Merchants should also track the revenue and ecommerce conversion rate for each customer type. These two metrics measure how valuable a buyer group is by indicating the amount of income they generate and how likely they are to make a purchase when visiting a store. Understanding how valuable a customer type is with this data helps sellers determine whether the buyer group is worth targeting and how their messaging should be changed to be more relevant.

Need a quick review? Here are the metrics we covered in this section:

  • Bounce rate (by visitor type)
  • Average session duration (by visitor type)
  • Revenue (by visitor type)
  • Ecommerce conversion rate (by visitor type)

Online store design

Humans are visual creatures — we process images in less than a tenth of a second and half of the brain is involved with processing visuals. Your online store’s design is critical given the power of visuals. A store’s layout and aesthetic can encourage or discourage a buyer from making a purchase.

The likelihood of a sale is affected, for example, by the layout of an online store’s shopping cart feature and checkout flow. Merchants can determine whether they need to revamp their cart design, checkout process design, or both by tracking the following metrics:

  • No cart addition rate: the percentage of customers who viewed a product but did not add it to their cart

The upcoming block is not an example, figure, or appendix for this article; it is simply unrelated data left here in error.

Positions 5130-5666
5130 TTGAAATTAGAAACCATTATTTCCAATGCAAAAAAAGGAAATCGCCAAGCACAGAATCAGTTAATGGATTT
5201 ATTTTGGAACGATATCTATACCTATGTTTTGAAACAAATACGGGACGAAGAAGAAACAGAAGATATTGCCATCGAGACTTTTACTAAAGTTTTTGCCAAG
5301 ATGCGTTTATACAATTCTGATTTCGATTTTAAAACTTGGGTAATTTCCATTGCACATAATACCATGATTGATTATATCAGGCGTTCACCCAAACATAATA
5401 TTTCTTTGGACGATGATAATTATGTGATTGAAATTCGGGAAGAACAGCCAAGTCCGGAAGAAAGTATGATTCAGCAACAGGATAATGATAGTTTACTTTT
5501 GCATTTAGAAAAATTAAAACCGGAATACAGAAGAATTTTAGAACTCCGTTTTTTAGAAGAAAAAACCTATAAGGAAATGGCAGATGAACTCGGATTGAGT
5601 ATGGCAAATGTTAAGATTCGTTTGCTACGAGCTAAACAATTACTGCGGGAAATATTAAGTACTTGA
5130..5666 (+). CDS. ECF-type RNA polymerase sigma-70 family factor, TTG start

• Cart abandonment rate: the percentage of customers who added a product to their cart but left without starting the checkout process
  • Checkout abandonment rate: the percentage of customers who began the checkout process but did not complete their purchases

These metrics indicate where merchants are losing sales. Sellers with high no cart addition and abandonment rates should consider how their online store’s cart or checkout designs can be improved. Small changes, like changing the placement of a button, can create a more intuitive customer experience.

Merchants can also assess how their online store’s design is impacting purchases by checking their store pages’ views and bounce rates. Knowing how frequently potential customers visit and interact with certain pages allows merchants to identify where site content should be revised for better engagement. If pages have low views and high bounce rates, potential buyers could lose interest and leave your store without making any purchases.

Need a quick review? Here are the metrics we covered in this section:

  • No cart addition rate
  • Cart abandonment rate
  • Checkout abandonment rate
  • Page views
  • Page bounce rates

Product price

The price of your products is perhaps the most influential factor in buyers’ purchasing decisions. Consumers are savvy and know that there are plenty of alternative shopping options online. Merchants have to constantly check competitors’ prices to make sure their rates are competitive enough to attract buyers.

Sellers can assess whether their product prices are discouraging purchases by tracking two metrics:

  • The cart-to-detail rate: percentage of product views that resulted in adding products to carts
  • The buy-to-detail rate: percentage of product views that resulted in purchases

Merchants can use these metrics to consider whether and where they need to reduce pricing to incentivize purchases. Low cart-to-detail rates may mean that your product price is too high for most buyers, while low buy-to-detail rates could mean that additional checkout price factors, like shipping costs, are also discouraging purchases.